>As I see it, transhumanism is not per se technology dependent. It
>strives to improve the human condition through rational means, but
>that is independent on which means are available. But transhumanism
>also has a kind of a "subtext" or stronger sense that says the human
>condition can be so radically changed through these means that it
>makes sense of talking about a transhuman or posthuman condition. This
>is much stronger than the first meaning, and also likely technology
>dependent - there doesn't seem to be any likely non-technological
>means to achieve this.
I see it that way too. In addition, humans and their technology will continue to
evolve, no matter what. While technophobes and technophiles philosophize,
technology continues to accelerate. That much is clear.
What is not so clear is whether humanity will manage to move past superstition
and tyranny. That seems a more important question to me, because failure to get
past superstition and tyranny has dire (mortal) consequences that failure to
develop a particular technology does not have.
>So what happens if technology X is impossible? Suppose X is
>cryonics. Then a possible way of reaching the other posthuman
>possibilities before dying is closed, but people who are lucky or
>young enough to take advantage of new possibilities will become
>posthuman anyway. If X is nanotechnology a lot of exciting
>possibilities cannot be reached, but there are still ways of reaching
>a posthuman condition, even if it doesn't include utility fogs and
>matter compilers. If X is life extension, then things are bleak
>individually, but it is still no absolute limit of becoming (mortal)
>posthumans. Going through our favorite technologies it seems like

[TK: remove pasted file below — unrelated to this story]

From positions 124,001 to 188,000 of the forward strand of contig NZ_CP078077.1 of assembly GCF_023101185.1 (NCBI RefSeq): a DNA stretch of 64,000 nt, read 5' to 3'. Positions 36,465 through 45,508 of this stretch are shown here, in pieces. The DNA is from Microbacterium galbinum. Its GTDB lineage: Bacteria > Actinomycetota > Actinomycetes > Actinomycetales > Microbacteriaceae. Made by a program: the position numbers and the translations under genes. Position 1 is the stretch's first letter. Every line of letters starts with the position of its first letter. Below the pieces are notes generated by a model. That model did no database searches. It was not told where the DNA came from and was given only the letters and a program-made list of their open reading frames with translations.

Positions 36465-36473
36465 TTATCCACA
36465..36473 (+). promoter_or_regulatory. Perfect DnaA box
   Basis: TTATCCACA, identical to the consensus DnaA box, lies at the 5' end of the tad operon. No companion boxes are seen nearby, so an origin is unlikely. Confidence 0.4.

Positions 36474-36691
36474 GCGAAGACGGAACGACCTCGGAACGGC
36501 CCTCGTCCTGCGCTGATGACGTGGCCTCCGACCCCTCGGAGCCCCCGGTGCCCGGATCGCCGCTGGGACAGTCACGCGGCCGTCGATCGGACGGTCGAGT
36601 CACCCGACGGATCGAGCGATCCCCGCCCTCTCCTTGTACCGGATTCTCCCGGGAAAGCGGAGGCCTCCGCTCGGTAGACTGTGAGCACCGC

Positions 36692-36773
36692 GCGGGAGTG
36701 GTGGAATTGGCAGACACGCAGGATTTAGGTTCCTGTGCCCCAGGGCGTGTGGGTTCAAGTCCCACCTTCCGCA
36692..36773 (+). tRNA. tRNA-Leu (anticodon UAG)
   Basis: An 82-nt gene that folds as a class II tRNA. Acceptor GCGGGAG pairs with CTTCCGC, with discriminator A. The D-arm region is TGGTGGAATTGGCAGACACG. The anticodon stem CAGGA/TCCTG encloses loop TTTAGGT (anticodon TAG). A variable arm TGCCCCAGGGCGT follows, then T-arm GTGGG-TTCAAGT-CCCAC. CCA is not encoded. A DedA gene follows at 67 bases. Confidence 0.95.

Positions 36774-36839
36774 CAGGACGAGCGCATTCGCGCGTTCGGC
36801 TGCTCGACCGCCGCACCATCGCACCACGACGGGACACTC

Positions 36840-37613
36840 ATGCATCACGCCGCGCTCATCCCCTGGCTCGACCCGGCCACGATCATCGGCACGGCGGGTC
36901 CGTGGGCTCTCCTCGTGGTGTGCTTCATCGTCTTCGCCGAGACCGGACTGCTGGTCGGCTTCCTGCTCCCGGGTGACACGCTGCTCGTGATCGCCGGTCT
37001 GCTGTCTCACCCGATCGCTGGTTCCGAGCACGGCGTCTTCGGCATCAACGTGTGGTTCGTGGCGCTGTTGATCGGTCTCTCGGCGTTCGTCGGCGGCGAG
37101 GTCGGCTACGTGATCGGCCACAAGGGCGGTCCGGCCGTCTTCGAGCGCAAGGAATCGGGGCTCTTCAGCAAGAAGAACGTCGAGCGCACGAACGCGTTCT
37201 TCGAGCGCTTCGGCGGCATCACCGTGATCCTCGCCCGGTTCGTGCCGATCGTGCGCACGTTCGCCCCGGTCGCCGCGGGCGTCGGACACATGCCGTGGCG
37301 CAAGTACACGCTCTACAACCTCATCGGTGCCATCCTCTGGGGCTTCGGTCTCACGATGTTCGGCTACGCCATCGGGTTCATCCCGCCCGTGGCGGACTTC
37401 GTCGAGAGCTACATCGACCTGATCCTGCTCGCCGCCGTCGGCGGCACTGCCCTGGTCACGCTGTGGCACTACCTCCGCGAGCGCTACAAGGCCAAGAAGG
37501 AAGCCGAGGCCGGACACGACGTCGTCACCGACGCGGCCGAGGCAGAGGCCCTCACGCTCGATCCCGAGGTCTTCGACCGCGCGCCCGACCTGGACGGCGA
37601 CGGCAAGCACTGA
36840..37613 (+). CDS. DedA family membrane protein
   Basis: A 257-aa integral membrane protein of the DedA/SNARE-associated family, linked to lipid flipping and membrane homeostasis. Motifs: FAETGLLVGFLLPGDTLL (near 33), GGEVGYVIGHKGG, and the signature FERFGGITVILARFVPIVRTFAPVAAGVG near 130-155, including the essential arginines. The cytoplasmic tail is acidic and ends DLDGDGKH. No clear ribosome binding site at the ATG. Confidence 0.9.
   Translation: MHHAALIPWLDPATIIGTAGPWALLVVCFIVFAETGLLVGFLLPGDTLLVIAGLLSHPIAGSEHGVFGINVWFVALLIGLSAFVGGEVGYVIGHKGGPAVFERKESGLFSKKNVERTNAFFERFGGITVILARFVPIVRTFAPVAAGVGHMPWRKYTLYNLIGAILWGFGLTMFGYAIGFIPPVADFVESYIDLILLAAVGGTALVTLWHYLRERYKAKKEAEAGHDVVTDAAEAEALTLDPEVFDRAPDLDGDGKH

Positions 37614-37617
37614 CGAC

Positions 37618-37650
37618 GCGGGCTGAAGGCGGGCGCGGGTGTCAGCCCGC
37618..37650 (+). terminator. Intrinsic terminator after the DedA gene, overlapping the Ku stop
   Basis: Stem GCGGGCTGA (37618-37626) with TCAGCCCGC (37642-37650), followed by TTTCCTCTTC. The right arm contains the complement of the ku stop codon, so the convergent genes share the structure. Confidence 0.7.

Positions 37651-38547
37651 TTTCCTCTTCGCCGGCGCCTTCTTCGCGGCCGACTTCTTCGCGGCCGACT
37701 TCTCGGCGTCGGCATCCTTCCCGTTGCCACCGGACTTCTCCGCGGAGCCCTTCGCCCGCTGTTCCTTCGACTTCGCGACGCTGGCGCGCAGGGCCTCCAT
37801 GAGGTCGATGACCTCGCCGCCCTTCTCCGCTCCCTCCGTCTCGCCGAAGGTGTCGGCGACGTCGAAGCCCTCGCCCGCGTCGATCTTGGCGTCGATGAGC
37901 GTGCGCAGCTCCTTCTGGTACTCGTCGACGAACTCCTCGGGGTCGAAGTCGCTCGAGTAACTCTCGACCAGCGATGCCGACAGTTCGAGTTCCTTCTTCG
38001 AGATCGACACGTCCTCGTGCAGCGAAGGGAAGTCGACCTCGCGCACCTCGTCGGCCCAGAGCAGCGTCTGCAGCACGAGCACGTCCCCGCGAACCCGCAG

>there is no single technology we *need*, there are a lot of useful
>technologies we would like to see developed but there are enough
>possibilities so that the failure of several technologies will still
>not mean the end of the posthuman dream.
How about a technology to end superstition and tyranny?
I suggest we might call that technology "psychonomy" -- how do you like that
>What if all the transhumanifying technologies are impossible? While it
>might be that they are all physically impossible, there is a risk that
>(say) social developments makes them infeasible. Not terribly likely,
>but worth considering. Assume it is impossible to reach a posthuman
>level and the strong interpretation of transhumanism does not hold. Is
>transhumanism then pointless?
No, not if transhumanism includes technologies which have already proven useful
(or necessary) to transcendence. IOW, if we can transcend through other
technologies than the ones you've mentioned, transhumanism remains viable,
feasible, and workable.
>I would say this is not true. Even if I cannot expect to become an
>immortal transcendent superintelligence able to develop in
>inconceivable directions, I can improve my human condition through
>rational means. It is not as flashy, but I will still benefit. Dynamic
>optimism is good even if you live in the stone age. A rational,
>technology-friendly humanism can do a lot of good, and help overcome
>the superstition and tyrrany. Also, if the limits to development are
>not set by inflexible physical laws or insurmountable resource
>constraints but by social limitations, a transhumanism of the first
>kind can help overcome these limitations and bring about opening up
In further support of your comments, if transhumanism correlates to
enlightenment of the hyper-cognitive kind, then transhumanism may even transcend
technology. As technology is to Homo sapiens, so transcendence may be to
>To sum up, I don't think transhumanism is dependent on technology, but
>limits on technology will also put limits on transhumanism. Totally
>without technology it just becomes a kind of humanism.
Seldom does such incisive and coherent analyses as yours arrive in cyberspace.
Grok it and rocket,
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